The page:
Issue Index

Features
  Mini Features
  Cultural Features
  Life in Japan
  Big in Japan
  Rant & Rave
  Cars & Bikes
  Health & Beauty
Jobfinder
  Money Talks
  Tokyo Tech
  Web Watch
  Food & Drink
  Features
  Restaurant Reviews
  Bar Reviews
  Word of Mouth
  Travel Features
  Japan Travel
  International Travel
  Travelogue
  Art
  Artifacts
  Fashion
  Tokyo Talk
  In Store
  Buyline
  Japan Beat
  CD Reviews
  In Person
  Concerts
  Clubbing

 

 BUYLINE
Shibuya’s Zenmall (29-4 Udagawacho, Shibuya-ku; 03-3770-1641), known for offering large clothing for men, is holding a two-day Early Bird Pre-Summer Sale. The sale will take place on the mornings of April 12 (Sat) and 13 (Sun) for three hours (9am-noon) each day. During these times, nearly everything will be marked 20-80 percent off. Some of the bargains include suits with a spare pair of pants for \9,800 (sizes 3-8L), and summer casual jackets for \8,000 (3-6L). Imported designer suits by makers like Calvin Klein and Boss are also marked down to \39,000 and \59,000, respectively. Those who spend over \10,000 can take part in the Cash Grabbing Contest, where shoppers can dig into a box full of cash. Spend over \30,000 for two chances to grab, and \50,000 for three. Don't miss this rare opportunity, as it could be one of the few chances for those looking to buy large sizes in Japan, especially at affordable prices.
 PAST ISSUES
ADVERTISERS:
Ash 03-3770-3755
Biodanza
Boots
Clinique TCA
Club Boy Beau
Crunch 03-5459-123-
Dr. Allen Leroy Robinson
Hair Dressers Archecal 03-0449-6106
Hayato New York 03-3498-9113
Hugo BOSS
Japan Electrolysis Clinic (Ginza)
Maiko Make Over Studio Shiki
My Boo Nail Salon 03-5428-1121
Neal's Yard Natural Therapy Center
03-3405-7216
Roksen Bar Cosmetic 03-5658-7675
Sin Den
Takagi Skin Clinic
Tamariba.inc.
Tokyo Skin Clinic
Toni&Guy Japan 03-3797-5790
Watanabe Hair Dressing 03-3405-1188
Who Ga 03-5570-1773

IN STORE ARCHIVE:
535: Anything goes
Add a little spunk to your life at Tokyo's zakka housewares shops. Hanna Kite visits five of the best.
531: To a tee
Tokyo’s hottest T-shirt shops boast designs by some of Japan’s top talents. Hanna Kite dresses down.
527: Treasure chests
Hanna Kite checks out five Tokyo jewelers that offer the perfect setting for your next shopping excursion.
523: Arts and crafts movement
Trina O’Hara goes in search of the Japanese creative spirit.
519: Bra-vo
Move over, Hello Kitty. Sexy has finally replaced cute in Tokyo's lingerie stores. Hanna Kite reports.
515: Bowled over
Trina O'Hara tracks down the latest tableware to suit any time of day.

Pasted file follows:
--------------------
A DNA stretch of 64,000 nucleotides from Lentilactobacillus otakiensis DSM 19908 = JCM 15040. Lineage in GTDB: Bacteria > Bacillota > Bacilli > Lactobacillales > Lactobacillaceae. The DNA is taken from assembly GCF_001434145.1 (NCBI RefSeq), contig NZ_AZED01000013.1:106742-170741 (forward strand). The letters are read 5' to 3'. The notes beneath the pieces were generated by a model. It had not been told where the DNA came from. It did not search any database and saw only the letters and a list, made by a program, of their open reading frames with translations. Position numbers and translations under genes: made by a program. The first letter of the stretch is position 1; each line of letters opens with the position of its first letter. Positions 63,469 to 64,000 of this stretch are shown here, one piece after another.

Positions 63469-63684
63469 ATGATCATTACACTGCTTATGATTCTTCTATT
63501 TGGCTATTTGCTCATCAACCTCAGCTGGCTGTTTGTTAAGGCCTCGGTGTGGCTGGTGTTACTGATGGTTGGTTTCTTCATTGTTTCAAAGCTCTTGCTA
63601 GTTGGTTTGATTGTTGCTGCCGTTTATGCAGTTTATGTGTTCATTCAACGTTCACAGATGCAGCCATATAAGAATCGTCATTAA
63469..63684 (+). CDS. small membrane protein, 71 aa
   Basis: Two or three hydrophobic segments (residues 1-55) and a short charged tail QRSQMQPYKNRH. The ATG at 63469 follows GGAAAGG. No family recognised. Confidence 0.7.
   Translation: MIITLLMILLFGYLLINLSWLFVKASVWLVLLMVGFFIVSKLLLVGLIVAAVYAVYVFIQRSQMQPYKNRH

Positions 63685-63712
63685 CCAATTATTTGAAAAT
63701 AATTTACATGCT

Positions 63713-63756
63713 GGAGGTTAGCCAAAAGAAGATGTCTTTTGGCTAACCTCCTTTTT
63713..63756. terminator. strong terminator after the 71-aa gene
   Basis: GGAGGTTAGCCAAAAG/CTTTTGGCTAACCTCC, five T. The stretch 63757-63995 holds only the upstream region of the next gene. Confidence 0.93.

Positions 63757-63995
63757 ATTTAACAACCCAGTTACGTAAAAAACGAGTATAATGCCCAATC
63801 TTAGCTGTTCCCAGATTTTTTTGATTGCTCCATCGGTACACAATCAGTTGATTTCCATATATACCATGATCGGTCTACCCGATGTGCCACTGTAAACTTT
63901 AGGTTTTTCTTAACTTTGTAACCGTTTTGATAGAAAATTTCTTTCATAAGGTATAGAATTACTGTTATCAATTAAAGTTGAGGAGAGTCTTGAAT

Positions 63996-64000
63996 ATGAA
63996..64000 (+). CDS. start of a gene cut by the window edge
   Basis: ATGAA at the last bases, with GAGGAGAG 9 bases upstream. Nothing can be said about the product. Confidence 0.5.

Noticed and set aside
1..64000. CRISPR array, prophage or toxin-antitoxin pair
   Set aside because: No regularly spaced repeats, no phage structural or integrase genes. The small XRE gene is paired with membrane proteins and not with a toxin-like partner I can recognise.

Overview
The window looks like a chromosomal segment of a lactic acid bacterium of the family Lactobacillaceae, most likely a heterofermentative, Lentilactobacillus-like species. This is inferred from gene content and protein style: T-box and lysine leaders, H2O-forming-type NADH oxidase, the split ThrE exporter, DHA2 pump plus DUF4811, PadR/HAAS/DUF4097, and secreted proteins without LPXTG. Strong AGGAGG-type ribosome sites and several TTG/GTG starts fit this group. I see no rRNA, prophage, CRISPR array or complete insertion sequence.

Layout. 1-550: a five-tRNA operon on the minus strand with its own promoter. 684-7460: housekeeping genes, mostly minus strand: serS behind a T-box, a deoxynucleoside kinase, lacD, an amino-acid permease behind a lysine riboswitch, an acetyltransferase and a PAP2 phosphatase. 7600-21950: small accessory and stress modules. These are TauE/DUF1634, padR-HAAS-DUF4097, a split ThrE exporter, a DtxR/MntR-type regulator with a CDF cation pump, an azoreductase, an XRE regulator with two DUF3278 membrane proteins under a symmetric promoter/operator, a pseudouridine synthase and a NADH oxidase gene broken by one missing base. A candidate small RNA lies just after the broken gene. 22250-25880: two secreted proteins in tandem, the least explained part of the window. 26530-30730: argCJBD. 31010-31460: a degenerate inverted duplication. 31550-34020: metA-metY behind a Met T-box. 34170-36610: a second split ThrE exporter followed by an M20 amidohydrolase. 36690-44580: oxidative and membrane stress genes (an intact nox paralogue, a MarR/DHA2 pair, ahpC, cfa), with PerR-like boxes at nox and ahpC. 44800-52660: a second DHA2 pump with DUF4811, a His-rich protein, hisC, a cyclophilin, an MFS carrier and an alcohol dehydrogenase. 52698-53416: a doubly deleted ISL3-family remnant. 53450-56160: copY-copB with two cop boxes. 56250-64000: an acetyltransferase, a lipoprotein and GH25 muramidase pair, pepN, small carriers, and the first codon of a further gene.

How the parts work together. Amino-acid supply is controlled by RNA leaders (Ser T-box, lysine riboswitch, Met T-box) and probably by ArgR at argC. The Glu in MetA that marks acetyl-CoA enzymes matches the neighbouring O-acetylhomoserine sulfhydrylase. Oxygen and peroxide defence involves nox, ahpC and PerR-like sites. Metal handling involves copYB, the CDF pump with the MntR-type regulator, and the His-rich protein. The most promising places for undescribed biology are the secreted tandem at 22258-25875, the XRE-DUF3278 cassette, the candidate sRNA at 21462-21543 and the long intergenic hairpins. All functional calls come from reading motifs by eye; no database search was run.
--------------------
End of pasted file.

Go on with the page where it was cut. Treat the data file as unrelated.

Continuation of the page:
511: East meets nest
Trina O'Hara finds that Tokyo's flea markets and shrine sales suit all types of personalities and interests.
503: The write stuff
Hanna Kite takes notes at Tokyo's finest pen and paper boutiques.
499: Blasts from the past
Tokyo trendsetters have a knack for making old fashions new again. Jennifer Au goes back in time at the city's coolest vintage clothing stores.
495: In the bag
From haute to mass-market, designer to dowdy, Tokyo has a tote to suit every taste and budget. Jennifer Au tracks down the best.
491: Paper chase
Steve Trautlein goes on a search for Tokyo's best English booksellers.
487: Happy trails
A love affair with the great outdoors is easily consummated at these Tokyo retailers. Steve Trautlein gears up.
483: Top hats
Whether it’s a rooftop barbecue, a riverside picnic or an afternoon stroll, there will be times this summer when you’ll want to keep the sun off your face. †Martin Webb hunts down Tokyo’s best headwear suppliers so you can stay shady in style.
479: Oriental express
This summer, all things Asian are hot stuff. Martin Webb finds out how to get the look without breaking the bank.
474: Haute haven
Forget Roppongi Hills’ aspirations to be the city’s cultural hub. This is the consumer capital of the world, and it’s all about shopping. Martin Webb reports.
468: New kit on the block
Backed by street-wise fashion chain store Beams, these seven new stores are upping the style quotient in Daikanyama. Martin Webb sizes up this brand new shopping experience.
463: Can buy me love
Stuck for ideas about how to make Valentine’s Day extra memorable this year? Martin Webb shops around for some great gift ideas for lucky ladies.
452: Perfect timing
For the rushed residents of our fair metropolis, keeping an eye on time is one of life's little necessities.
448: House of style
The newly open Marunouchi Building is drawing legions of eager shoppers from all over Japan
445: Present perfect
Tired of wasting your yen on last-minute gifts at duty free?
441: Toy story
Martin Webb tackles every parent's annual ennui and finds playthings that could earn you more peace and quiet than you bargained for
437: Natural selection
Seven new "select shops" are giving style seekers an excuse to keep spending
433: Window shopping
Stephen Cotterill indulges his yen and peers into the retail oasis that is Glassarea Aoyama
429: Jet, set, go!
With the holiday high season just around the corner, trendy travelers are in hot pursuit of packing accessories
425: Loud and clear
No home is complete without a sound system, and for audiophiles, time at home revolves around those little black boxes
421: Red brick revival
Once at the heart of Yokohama's bustling port industry, Akarenga Soko has a new lease of life as an exclusive entertainment and retail complex
417: Eye browse
An eyewear boom has seen new stores open and old favorites prosper
413: Sporting goodies
Shibuya sportswear
409: Go Figure
An army of action figures
405: Puff 'n' Stuff
Tokyo's best cigar shops
381
379
377
375
373
371
368
367
366
364
362
360
357
355
351
349
347
345
343
341
338
336

The write stuff

Hanna Kite takes notes at Tokyo's finest pen and paper boutiques.